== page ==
The O/NSO realist: It’s probably asking too much to expect the Trojans with an inexperienced quarterback to come into Stanford Stadium and pull off the upset. And the Stanford offense will be plenty motivated after last season’s Pac-12 title loss. Playing their first away game and first conference game to boot will be a great challenge. In the end, it’ll be too much Stanford offensive physicality up front combined with inexperienced Trojans quarterbacking, which will spell doom for the Men of Troy early in the season.

The O/NSO prediction: Stanford 34, USC 27

The Obvious Game 3 – At Texas (2017 record – 7-6/ Ret. 7 off., 7 def., kicker): The Texas game in Austin on Saturday, Sept. 15 (5:00 p.m. PT/8:00 p.m. ET/FOX), will again bring together two of college football’s more storied programs.

The Not So Obvious Texas game points of view:

The O/NSO optimist: Oh, baby, did last season’s 27-24 double overtime victory over the Longhorns show the cowboys what real tradition looks like? The Trojans will have settled on a quarterback for the third game, and it figures to be true freshman J.T. Daniels. Even as a true freshman, there are no signs that J.T. will be distracted or intimated by the burnt orange sellout (100,119) inside Darrell K. Royal Stadium. The Trojans will know what to expect this time around from a Tom Herman team, and the Cardinal and Gold will come out of the tunnel with plenty of fire themselves. This one will be a toughie, but somehow the Trojans will pull it out. After all, the Longhorns remember the damage inflicted on them by sophomore USC placekicker Chase McGrath in the double overtime thriller in L.A.

The O/NSO pessimist: You’re dreaming if you think the Trojans are going to push right through the Longhorns in a hot, humid, and hostile Austin environment. This is the Longhorns’ second season under head Texas coach Tom Herman, and his club now has the system down pat and revenge will be a powerful tool. If you remember last season’s game in the Coliseum, Herman’s young program took it physically to the Trojan, and the Trojans almost blinked – almost. However, there is no Sam Darnold to bail them out this time, and it’s asking way too much to expect J.T. Daniels to get the job done no matter how advanced he is at this point of his young career. The Trojans’ offense can’t afford any sort of turnovers, and the USC defense will be far more tested this time around by experienced Texas sophomore quarterback Sam Ehlinger. On a side note, this could be the game that Trojans’ offensive coordinator Tee Martin either is celebrated or is placed directly under intense scrutiny – not to mention Clay Helton.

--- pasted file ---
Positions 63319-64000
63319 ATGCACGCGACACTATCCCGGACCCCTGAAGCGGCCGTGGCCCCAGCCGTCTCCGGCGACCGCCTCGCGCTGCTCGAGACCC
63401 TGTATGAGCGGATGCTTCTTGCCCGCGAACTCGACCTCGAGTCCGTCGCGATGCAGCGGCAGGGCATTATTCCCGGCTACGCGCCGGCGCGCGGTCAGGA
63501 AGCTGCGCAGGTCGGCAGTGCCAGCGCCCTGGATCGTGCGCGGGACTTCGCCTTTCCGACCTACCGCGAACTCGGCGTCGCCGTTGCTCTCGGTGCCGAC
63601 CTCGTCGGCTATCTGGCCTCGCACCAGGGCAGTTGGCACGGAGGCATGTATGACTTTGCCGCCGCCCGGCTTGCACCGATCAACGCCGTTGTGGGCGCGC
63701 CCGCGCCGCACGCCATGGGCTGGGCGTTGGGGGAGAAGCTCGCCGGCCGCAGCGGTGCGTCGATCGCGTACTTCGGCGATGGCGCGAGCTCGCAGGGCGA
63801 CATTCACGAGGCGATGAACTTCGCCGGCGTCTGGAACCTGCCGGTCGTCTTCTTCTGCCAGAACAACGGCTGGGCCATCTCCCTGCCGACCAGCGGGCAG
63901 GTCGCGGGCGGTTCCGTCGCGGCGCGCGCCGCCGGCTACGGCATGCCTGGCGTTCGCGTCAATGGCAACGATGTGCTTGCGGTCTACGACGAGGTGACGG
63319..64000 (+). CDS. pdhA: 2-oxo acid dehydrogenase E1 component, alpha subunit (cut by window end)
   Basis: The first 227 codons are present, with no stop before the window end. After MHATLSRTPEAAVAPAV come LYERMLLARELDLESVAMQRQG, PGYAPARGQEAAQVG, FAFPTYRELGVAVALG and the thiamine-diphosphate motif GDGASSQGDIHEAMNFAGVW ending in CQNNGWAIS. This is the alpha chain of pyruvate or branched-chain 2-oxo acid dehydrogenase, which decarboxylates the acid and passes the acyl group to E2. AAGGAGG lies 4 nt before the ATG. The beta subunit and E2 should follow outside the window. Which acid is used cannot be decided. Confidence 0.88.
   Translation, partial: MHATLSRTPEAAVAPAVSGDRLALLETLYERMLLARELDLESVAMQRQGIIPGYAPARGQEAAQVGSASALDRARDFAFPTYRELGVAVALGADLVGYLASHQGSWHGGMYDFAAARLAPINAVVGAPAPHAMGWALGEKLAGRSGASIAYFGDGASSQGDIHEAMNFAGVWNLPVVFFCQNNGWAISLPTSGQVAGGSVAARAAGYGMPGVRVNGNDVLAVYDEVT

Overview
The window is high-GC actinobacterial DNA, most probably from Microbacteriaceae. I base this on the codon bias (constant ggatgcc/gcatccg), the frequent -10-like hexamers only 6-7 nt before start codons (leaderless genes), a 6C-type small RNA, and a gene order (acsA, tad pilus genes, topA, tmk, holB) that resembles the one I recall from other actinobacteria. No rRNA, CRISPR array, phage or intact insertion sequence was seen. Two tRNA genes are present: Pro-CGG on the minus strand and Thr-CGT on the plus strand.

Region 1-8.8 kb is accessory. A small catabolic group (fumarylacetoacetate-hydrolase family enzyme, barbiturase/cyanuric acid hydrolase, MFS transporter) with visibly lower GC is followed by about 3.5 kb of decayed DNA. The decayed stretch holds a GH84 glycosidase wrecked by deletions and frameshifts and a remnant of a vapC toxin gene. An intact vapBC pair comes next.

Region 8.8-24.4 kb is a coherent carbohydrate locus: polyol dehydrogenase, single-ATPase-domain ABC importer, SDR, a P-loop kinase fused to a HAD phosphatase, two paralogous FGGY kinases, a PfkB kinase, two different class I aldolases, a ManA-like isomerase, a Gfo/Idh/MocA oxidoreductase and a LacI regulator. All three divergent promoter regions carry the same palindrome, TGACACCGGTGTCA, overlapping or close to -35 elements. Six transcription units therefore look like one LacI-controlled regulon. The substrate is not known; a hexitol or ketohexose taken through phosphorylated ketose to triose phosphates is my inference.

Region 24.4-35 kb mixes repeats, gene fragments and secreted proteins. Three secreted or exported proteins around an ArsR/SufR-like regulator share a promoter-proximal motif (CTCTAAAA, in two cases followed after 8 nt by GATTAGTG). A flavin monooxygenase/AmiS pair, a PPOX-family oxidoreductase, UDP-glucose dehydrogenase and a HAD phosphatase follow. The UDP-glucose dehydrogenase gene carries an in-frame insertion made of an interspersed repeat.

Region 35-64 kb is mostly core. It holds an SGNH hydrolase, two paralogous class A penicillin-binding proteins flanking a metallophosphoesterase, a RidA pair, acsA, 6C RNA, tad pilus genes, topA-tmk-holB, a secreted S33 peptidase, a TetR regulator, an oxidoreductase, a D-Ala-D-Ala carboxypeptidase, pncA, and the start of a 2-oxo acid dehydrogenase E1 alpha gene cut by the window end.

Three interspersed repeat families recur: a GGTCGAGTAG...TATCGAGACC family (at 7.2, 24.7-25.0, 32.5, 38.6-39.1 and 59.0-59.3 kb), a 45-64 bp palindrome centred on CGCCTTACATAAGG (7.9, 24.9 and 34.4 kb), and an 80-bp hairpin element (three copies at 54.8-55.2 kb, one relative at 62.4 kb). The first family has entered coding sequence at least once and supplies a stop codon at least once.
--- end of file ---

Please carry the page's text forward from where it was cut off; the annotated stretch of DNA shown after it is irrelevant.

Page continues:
The O/NSO realist: It’s Longhorn payback time, and Texas will be more than capable and motivated to send the Trojans back to L.A. with an “L” early in the season. The irony will be that if J.T. Daniels survives this experience, it may be the baptism that propels the Trojans into a serious contender for the Pac-12 title down the road.

The O/NSO prediction: Texas 31, USC 20

The Obvious Game 4 – Washington State (2017 record – 9-4/ Ret. 4 off., 6 def., 0 kicker/punter): It’s return to conference play and another out-of-division challenge from the Washington State Cougars on Friday night, Sept. 21, in the Coliseum (7:30 p.m. PDT/10:30 EDT)/ESPN).

The Not So Obvious WSU game points of view:

The O/NSO optimist: The Trojans early record now stands at 1-2, and there’s no question that while the losses were painful, they were not totally unexpected. What was not totally unexpected is that true freshman quarterback J.T. Daniels is the starter and will be for the next three seasons. No matter the difficult experience at Texas, that loss will pay dividends for Daniels down the line and will show positive results against Mike Leach’s Washington State Cougars. The Cougs have a new but experienced quarterback in Gardner Minshew (East Carolina grad transfer), but they could elect to go with junior QB Trey Tinsley (son of former Trojans QB Scott Tinsley) by the time they play the Trojans. WSU is also are woefully inexperienced on defense and suffered a major loss when brilliant defensive coordinator Alex Grinch departed to Ohio State. Throw in the fact they also lost outstanding defensive tackle Hercules Mata’afa, and it could be a tough evening for Wassu in the Coliseum. It figures that Troy will do some heavy rushing damage led by sophomore tailback Stephen Carr (if healthy), and the talented USC receivers, led by sophomore Tyler Vaughns, could really make a statement in this one.

The O/NSO pessimist: Well, let’s cut to the chase. WSU head coach Mike Leach is 2-1 against the Trojans. He burned the Trojans and former head coach Lane Kiffin 10-7 in the Coliseum back in 2013 and basically ruined the Trojans’ chance at a CFP post-season semifinal with a 30-27 upset of Sam Darnold and company last season up in Pullman. If anything should be respected, it should be Leach’s track record against Troy. What makes the Cougs so difficult is that they have a system, and they work it to death on offense. They now have better players, thanks to success under Leach, and they have come on of late on defense. Could Leach do it again to the Trojans? You could say this is a “trap” home game for the Cardinal and Gold.

The O/NSO realist: The O/NSO doesn’t care how good a coach Mike Leach is; he won’t be able to pull off an upset this time around. The Trojans will be looking for revenge, but they’ll also have a great deal of respect by what Leach has done to them in the past. Daniels will now have the experience with at least a couple of games under his belt and will be playing in front of a partisan home crowd in the Coliseum and by this time true freshman wide receiver Amon-Ra St. Brown will be lethal catching passes from Daniels like the old days at Mater Dei High. The Trojans get the message that they can’t afford a second Pac-12 loss even if it’s against a North Division opponent. The Trojans should roll…even if the Friday night rush hour traffic doesn’t. If the Trojans don’t win this one, Clay Helton will emerge on a red-hot seat and will be taking flak from everywhere. Better win this one coach.